Neural networks: in general, artificial neural networks are like a biological neural network. In it, a stimulus is received, a function is processed, and a certain value is returned.
Unsupervised learning identifies similarities in data and reacts accordingly to the presence and/or lack of such similarities in each newly data input.
Looking at our previous example of vehicles in images, the unsupervised learning algorithm is now fed with several vehicle images, but without the corresponding response.
In this case, the algorithm finds patterns to group similar vehicles, but it does not learn if a certain element is a car, a motorcycle, a truck, or a bus.
When we define labels, we are somewhat restricting pattern discovery in our dataset. By not requiring labels, unsupervised learning allows the search of patterns that were not noticed initially.
Since there is no problem in employing unsupervised learning even if we already know the patterns (correct answers) of our data, it is possible to use unsupervised learning as a preprocessing step that assists data discovery.
Therefore, unsupervised learning provides a more challenging output to analyze. Once we do not know which is the proper answer, it may become somewhat complicated to comprehend it.
This is why unsupervised methods are usually applied to initial problems resolutions stages, as they explore and find potential relations in data even when working with a labelled dataset.
As discussed, the major kind of unsupervised learning algorithms is clustering. Beyond it, we can also highlight dimensionality reduction algorithms, such as Principal Component Analysis (PCA).
Briefly, PCA is a mathematical method aimed at turning a collection which describes one dataset element into a smaller new set. This new smaller collection is known as a principal component.
Some frequently used clustering algorithms are K-means, and DBSCAN.
K-means is a cluster method that divides a series of data into k-groups.
This grouping is obtained by computing distances among all elements, so every element is assigned to the most similar group, which is the group closest to its centroid. It results in a data distribution like a Voronoi Diagram, divided into areas.
But how exactly does this algorithm work?
First, it creates random K-centroids, which will become the resultant data clusters.
Data division happens after the calculation of the distance between the centroids of all the elements in the database.
Next, each element is assigned to its closest K-group. After that, the centroids are repositioned according to the average centroid of all the elements in the cluster - hence the name K-means.
The process continues until the elements are properly assigned to a cluster.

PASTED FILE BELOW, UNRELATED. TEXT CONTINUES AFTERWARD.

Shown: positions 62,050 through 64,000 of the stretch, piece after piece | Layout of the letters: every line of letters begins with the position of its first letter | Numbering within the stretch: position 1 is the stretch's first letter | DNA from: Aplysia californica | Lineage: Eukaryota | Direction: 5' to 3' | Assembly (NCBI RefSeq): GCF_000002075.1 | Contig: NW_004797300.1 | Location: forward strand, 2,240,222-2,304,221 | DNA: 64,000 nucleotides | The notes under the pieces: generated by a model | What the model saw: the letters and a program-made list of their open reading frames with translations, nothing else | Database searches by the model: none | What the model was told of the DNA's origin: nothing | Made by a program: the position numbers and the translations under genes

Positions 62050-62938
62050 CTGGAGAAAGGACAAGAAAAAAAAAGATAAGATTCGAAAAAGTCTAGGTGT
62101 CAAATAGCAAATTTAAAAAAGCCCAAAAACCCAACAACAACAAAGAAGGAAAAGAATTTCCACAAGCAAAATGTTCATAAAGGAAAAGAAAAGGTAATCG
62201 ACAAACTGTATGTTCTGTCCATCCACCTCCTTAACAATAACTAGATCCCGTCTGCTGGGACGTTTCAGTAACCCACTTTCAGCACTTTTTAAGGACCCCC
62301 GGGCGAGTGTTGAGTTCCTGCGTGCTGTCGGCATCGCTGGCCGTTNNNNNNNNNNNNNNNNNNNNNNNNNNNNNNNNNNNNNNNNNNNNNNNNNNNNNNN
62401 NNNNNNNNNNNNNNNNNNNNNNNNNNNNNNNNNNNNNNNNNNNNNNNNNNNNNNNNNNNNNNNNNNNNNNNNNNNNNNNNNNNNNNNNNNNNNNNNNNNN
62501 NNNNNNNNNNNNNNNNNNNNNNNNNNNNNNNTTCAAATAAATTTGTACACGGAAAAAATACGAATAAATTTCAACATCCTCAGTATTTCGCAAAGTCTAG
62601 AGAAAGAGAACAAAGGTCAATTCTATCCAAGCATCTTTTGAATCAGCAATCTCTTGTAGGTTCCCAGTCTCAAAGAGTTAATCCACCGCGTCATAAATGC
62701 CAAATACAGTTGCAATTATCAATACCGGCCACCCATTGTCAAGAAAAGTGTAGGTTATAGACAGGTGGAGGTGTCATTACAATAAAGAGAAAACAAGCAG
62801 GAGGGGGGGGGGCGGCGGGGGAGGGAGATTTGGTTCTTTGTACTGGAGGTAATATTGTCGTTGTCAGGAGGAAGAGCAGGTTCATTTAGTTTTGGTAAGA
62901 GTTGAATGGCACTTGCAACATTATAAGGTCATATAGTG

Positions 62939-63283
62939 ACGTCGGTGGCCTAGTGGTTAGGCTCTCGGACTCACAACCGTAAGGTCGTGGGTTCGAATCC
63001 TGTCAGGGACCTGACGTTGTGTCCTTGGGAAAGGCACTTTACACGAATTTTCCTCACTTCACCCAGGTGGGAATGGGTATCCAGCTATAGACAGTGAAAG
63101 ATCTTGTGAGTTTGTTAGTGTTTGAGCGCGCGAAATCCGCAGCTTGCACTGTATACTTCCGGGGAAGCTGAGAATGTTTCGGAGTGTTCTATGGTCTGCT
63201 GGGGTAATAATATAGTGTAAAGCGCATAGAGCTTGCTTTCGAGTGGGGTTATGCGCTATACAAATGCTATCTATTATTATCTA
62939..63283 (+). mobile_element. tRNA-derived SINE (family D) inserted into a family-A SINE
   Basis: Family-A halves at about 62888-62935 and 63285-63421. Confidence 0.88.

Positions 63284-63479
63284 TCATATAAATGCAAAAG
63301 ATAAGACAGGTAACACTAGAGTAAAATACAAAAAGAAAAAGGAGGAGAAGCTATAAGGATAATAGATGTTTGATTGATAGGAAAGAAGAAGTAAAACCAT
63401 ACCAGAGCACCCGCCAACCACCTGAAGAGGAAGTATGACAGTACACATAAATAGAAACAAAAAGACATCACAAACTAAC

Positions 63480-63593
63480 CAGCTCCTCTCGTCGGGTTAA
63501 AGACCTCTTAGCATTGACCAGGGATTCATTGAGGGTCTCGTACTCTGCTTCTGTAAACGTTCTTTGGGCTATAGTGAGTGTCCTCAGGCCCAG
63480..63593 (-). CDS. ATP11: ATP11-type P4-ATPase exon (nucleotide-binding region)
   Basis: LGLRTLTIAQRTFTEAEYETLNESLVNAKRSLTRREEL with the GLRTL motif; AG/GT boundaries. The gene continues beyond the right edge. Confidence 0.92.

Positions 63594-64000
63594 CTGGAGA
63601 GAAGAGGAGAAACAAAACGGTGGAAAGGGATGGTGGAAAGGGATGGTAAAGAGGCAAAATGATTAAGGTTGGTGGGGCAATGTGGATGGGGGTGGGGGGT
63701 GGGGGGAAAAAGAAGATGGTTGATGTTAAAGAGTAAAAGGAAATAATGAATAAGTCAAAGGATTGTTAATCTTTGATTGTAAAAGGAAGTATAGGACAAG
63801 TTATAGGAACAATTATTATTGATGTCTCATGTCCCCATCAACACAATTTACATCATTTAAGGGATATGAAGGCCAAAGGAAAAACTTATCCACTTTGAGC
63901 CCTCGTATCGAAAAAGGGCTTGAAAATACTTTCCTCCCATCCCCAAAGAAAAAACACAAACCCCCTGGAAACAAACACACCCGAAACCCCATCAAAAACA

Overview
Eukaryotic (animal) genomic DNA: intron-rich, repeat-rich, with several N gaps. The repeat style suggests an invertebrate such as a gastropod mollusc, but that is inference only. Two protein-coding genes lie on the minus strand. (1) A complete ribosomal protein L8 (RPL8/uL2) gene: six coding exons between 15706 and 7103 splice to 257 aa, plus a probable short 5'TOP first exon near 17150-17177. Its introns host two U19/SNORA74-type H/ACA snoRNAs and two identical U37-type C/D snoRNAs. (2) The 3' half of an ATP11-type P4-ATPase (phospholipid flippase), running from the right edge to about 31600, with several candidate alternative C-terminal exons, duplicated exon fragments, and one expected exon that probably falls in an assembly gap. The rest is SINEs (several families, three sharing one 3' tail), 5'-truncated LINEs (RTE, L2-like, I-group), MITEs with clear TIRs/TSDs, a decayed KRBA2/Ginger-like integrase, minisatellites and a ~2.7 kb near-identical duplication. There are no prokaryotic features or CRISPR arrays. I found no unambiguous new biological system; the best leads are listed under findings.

There are also some methods that can be applied to optimal amounts of k-centroids determination, like Elbow and Silhouette methods.
Another well-known grouping algorithm is DBSCAN, density-based spatial clustering of applications with noise.
One of the main advantages of DBSCAN is that it does not require a pre-set number of clusters, once it can identify boundaries between clusters of complex data and of pointing out what does not seem to be part of any cluster, (noise and outliers).
However, DBSCAN is a little bit slow in comparison to other clusterization algorithms, like k-means. However, it adapts itself to relatively large groups of data.
DBSCAN works identifying points in high density areas, regions that have a lot of data plotted together, too close to each other. The idea behind the algorithm is that clusters are composed of densely populated regions separated by these other relatively empty spaces.
The algorithm starts by picking an arbitrary point to evaluate. It then looks for all points that are under a certain distance from it. If a few closer points are found, it is considered an outlier, meaning that it doesn’t belong to any cluster (group).
If enough similar neighbors exist, the point being evaluated, and its neighbors are labeled and assigned to the same cluster. The algorithm also visits the legacy neighbors of any given point that has already been labeled to another cluster.
The cluster grows until no more new neighbors can be identified by the algorithm, then the process repeats when another point, which has not yet been visited, is selected.
In this article, we have covered the differences between supervised and unsupervised machine learning methods and some of their main algorithms. When it comes to developing machine learning solutions, an engineer needs to identify what is the desired response, thus determining the most suitable algorithm to a certain task. The algorithm’s role consists of learning through the inputs to recognize which math function best fits the intended answer. In upcoming posts, we will deeply explore these algorithms through some examples and will try to provide a more complete explanation.
Witten in partnership with Roberto Momberger Reginato.
Müller, Andreas C., and Sarah Guido. Introduction to machine learning with Python: a guide for data scientists. O’Reilly Media, Inc., 2016.